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Final

FINAL EXAM
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Department
Economics
Course
ECN 204
Professor
Eric Kam
Semester
Winter

Description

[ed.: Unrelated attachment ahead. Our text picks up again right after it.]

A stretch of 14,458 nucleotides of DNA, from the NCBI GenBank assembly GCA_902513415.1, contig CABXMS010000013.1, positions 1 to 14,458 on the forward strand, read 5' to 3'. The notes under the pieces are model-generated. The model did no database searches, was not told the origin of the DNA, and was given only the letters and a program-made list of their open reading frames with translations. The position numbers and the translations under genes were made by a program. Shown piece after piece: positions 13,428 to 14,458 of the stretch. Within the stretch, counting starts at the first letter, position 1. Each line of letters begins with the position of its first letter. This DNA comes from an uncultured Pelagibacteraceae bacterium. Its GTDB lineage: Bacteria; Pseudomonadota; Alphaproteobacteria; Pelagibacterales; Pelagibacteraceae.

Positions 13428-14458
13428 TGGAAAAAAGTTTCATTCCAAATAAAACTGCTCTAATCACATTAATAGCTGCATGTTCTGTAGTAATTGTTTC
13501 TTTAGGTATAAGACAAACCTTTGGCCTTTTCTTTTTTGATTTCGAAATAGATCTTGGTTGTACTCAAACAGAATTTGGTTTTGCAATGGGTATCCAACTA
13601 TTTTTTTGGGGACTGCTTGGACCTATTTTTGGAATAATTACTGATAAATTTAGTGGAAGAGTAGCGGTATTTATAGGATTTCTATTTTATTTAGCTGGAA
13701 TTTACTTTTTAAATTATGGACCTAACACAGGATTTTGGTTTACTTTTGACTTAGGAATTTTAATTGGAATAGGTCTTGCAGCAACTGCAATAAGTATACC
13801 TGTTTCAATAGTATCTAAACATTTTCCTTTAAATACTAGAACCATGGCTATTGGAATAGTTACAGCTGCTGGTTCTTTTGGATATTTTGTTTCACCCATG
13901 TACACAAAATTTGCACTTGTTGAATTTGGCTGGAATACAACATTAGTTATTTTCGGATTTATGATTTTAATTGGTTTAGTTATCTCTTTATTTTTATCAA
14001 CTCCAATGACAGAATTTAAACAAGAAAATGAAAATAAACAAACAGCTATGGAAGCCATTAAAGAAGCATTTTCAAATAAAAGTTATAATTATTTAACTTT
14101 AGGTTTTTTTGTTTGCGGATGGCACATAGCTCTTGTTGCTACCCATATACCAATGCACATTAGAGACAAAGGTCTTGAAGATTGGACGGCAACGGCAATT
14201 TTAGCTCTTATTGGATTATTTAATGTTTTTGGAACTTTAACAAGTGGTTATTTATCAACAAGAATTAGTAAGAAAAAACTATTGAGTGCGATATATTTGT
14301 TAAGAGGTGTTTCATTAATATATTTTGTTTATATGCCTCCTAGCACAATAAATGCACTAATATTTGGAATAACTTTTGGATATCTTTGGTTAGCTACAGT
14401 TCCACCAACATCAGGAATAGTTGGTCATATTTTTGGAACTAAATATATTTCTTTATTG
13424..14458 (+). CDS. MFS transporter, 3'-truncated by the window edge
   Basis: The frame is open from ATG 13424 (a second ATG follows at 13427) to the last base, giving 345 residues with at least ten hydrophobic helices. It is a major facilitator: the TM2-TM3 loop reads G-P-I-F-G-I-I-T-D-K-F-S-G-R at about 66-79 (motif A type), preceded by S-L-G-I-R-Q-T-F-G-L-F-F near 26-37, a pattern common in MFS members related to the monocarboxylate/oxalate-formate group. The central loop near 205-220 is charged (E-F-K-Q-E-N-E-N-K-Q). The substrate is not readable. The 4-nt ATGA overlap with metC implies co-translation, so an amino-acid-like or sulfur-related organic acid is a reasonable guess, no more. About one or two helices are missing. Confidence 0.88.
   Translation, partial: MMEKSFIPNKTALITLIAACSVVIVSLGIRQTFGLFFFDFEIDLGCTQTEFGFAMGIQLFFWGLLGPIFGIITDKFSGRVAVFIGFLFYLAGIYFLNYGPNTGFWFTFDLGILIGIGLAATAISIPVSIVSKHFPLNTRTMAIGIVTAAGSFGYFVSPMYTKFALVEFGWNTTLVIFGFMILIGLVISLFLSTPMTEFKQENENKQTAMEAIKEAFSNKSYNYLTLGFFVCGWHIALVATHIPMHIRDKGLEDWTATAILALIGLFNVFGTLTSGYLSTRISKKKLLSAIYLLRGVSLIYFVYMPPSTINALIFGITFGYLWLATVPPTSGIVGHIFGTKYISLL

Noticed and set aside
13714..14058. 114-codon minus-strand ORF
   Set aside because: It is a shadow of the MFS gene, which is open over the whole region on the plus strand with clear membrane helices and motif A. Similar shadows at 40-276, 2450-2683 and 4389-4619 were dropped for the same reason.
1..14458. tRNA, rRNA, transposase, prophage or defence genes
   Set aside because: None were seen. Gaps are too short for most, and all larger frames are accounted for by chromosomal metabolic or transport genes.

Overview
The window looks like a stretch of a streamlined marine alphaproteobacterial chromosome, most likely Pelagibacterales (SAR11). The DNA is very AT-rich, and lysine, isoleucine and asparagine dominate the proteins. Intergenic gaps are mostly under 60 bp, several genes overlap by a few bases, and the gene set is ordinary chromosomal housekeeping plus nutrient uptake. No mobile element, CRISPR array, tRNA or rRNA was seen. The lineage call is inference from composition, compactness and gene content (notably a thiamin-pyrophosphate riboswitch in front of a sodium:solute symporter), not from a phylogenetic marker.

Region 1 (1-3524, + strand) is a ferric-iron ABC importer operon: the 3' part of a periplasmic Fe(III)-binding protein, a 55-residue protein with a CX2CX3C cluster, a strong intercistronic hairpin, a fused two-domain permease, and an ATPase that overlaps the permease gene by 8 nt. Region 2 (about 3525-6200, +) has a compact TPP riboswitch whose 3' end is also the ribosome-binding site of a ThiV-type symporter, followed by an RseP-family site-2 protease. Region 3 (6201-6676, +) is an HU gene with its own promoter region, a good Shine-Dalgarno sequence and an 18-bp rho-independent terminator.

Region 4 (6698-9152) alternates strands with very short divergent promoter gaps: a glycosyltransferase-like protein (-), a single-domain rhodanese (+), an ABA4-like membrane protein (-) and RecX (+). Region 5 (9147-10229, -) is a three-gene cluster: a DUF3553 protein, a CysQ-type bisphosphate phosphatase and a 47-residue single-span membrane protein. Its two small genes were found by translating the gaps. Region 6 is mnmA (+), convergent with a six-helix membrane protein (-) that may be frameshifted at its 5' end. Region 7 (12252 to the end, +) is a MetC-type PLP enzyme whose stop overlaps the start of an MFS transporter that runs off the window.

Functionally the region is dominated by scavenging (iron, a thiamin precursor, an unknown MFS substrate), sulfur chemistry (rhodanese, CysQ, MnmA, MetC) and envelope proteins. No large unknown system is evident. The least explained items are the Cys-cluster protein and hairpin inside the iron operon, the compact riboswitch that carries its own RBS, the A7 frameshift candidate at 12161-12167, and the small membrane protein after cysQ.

Final Exam Study Package All Chapters Chapter 9 Unemployment and Its Natural Rate Identifying Unemployment: -Produced by Statistics Canada. -Based on regular survey of 50,000 households = Labour Force Survey -Based on adult population (15 yrs or older) -BSL also produces the CLP statistics Labour Force Statistics: -Statistics Canada divides population into 3 groups: 1. Employed: A person is considered employed if he or she has spent most of the previous week working at a paid job 2. Unemployed: A person is unemployed if he or she is on temporary layoff, is looking for a job, or is waiting for the start date of a new job 3. Not in the labour force: everyone else -The labour force is the total # of workers, including the employed and unemployed -unemployment rate aka u-rate -unemployment rate (u-rate): % of the labour force that is unemployed u-rate = 100 x # of unemployment/labour force -labour force participation rate: % of the adult population that is in the labour force labour force population = 100 x labour force/adult population Does the Unemployment Rate Measure What We Want It To? -It is difficult to distinguish between a person who is unemployed and a person who is not in the labour force -Discouraged searchers, people who would like to work but have given up looking for jobs after an unsuccessful search, dont show up in unemployment statistics -Other people may claim to be unemployed in order to receive financial assistance, even though they arent looking for work -people may misreport their labour market status to Statistics Canada, perhaps because they think it will help them get public assistance. This also makes the unemployment rate a bit less accurate - GDP is an imperfect indicator of societys well-being, and the CPI tends to overstate increases in the cost of living, yet unemployment rate remains highly useful For example, when the unemployment rate rises, it is almost always true that things are getting worse in the labour market Why Are There Always Some People Unemployed? -Theres always some unemployment, though the u-rate fluctuates from year to year -Natural rate of unemployment the rate of unemployment to which the economy tends to return in the long run in Canada, it is estimated that the natural rate of unemployment is currently between 6 and 8 percent -unemployment is a serious and complicated problem with a variety of cause, to most effectively address such a problem, we need to break it down and look at each cause separately Final Exam Study Package All Chapters -we begin by noting that the causes of short-run fluctuations in unemployment are different than the causes of the long-run average unemployment rate, called the natural rate of unemployment -Cyclical unemployment the deviation of unemployment from its natural rate associated with business cycles -even when the economy is doing well, there is always some unemployment, including: -Frictional unemployment occurs when workers spend time searching for the jobs that best suit their skills and tastes short-term for most workers -Structural unemployment occurs when there are fewer jobs than workers usually longer-term Job Search: -Workers have different tastes & skills, and jobs have different requirements -Job search is the process of matching workers with appropriate jobs -Sectoral shifts are changes in the composition of demand across industries or regions of the country -Such shifts displace some workers, who must search for new jobs appropriate for their skills & tastes -The economy is always changing, so some frictional unemployment is inevitable Minimum Wage Laws: -the minimum wage may exceed the equilibrium wage for the least skilled or experienced workers, causing structural unemployment -this group is a small part of the labour force, so the minimum wage cant explain most unemployment in the economy -the textbook has an FYI box entitled Who earns the minimum wage? it summarizes a recent study by HRDC detailing minimum wage earners Unemployment from a Wage above the Equilibrium Level: - W Es the equilibrium wage Unions and Collective Bargaining: -the process by which unions and firms agree on the terms of employment is called collective bargaining -strike refers to when the union organizes a withdrawal of labour from the firm organized if the union and the firm cannot reach an agreement Final Exam Study Package All Chapters -when unions raise the wage above equilibrium quantity of labour demanded falls and unemployment results -Insiders; workers who remain employed, they are better off -Outsiders; workers who lose their jobs, they are worse off -some outsiders go to non-unionized labour markets, which increases labour supply and reduces wages in those markets Efficiency Wages: -theory of efficiency wages: Firms voluntarily pay above-equilibrium wages to boost worker productivity -different versions of efficiency wage theory suggest different reasons why firms pay high wages -in the case of unions and minimum wage laws, firms that pay above-equilibrium wages do so involuntarily, the theory of efficiency wages, however, suggests that firms may willingly pay extra-high wages in order to increase the productivity of their workers -4 reasons why firms might pay efficiency wages: 1. Worker Health In less developed countries, poor nutrition is a common problem, paying higher wages allows workers to eat better, makes them healthier, more productive this is clearly not relevant in rich where equilibrium wages for nearly all workers are way more than enough to provide for the workers nutritional requirements but rich countries have a fairly small proportion of the worlds population 2. Worker Turnover hiring & training new workers is costly, paying high wages gives workers more incentive to stay, reduces turnover besides the costs of placing ads, interviewing candidates, and training new hires, new workers are usually less productive in their first few months on the job it takes time to learn how to perform their duties efficiently, for all of these reasons, turnover is costly to firms 3. Worker Quality offering higher wages attracts better job applicants, increases quality of the firms workforce if firms responded to the surplus of labour by reducing wages, then the most competent applicants may choose not to apply as they may have better opportunities elsewhere 4. Worker Effort Workers can work hard or shirk, shirkers are fired if caught Is being fired a good deterrent? Depends on how hard it is to find another job, If market wage is above equilibrium wage, there arent enough jobs to go around, so workers have more incentive to work not shirk -in many jobs, each worker can choose how hard he or she works suppose there are just two choices: working hard, or shirking neglecting ones duties and responsibilities at work -the firm suffers when its workers shirk: output and hence revenue & profit are lower. So, the firm fires workers caught shirking monitoring worker effort is costly and imperfect, and workers know theres a good chance they wont be caught if they shirk -paying workers an above-equilibrium wage gives them an incentive to work hard rather than shirk Final Exam Study Package All Chapters If their firm is the only firm paying efficiency wages, then they stand to lose a particularly good job if caught shirking If all firms are paying efficiency wages, then there will be structural unemployment due to the market wage being above its equilibrium level In this case, the incentive to work rather than shirk is the prospect of an extended spell of unemployment. This is why Shapiro & Stiglitz titled their 1984 AER article Equilibrium Unemployment as a Worker Discipline Device. Explaining the Natural Rate of Unemployment: Summary -The natural rate of unemployment consists of frictional unemployment It takes time to search for the right jobs Occurs even if there are enough jobs to go around structural unemployment When wage is above equilibrium, not enough jobs Due to min. wages, labour unions, efficiency wages cyclical unemployment the short-term fluctuations in unemployment associated with business cycles Chapter 10 The Monetary System What Money is and Why Its Important: -without money, trade would require barter; the exchange of one good or service for another -every transaction would require a double coincidence of wants; the unlikely occurrence that two people each have a good the other wants Simply means that two people have to want each others stuff To ensure a double coincidence of wants you introduce $ -Most people would have to spend time searching for others to trade with a huge waste of resources -this searching is unnecessary with money, the set of assets that people regularly use to buy g&s (goods and services) from other people -money is nothing, money is everything/anything -Example: Im an economics professor, but Im a consumer, too. Suppose I want to go out for a beer. Under a barter system, I would have to search for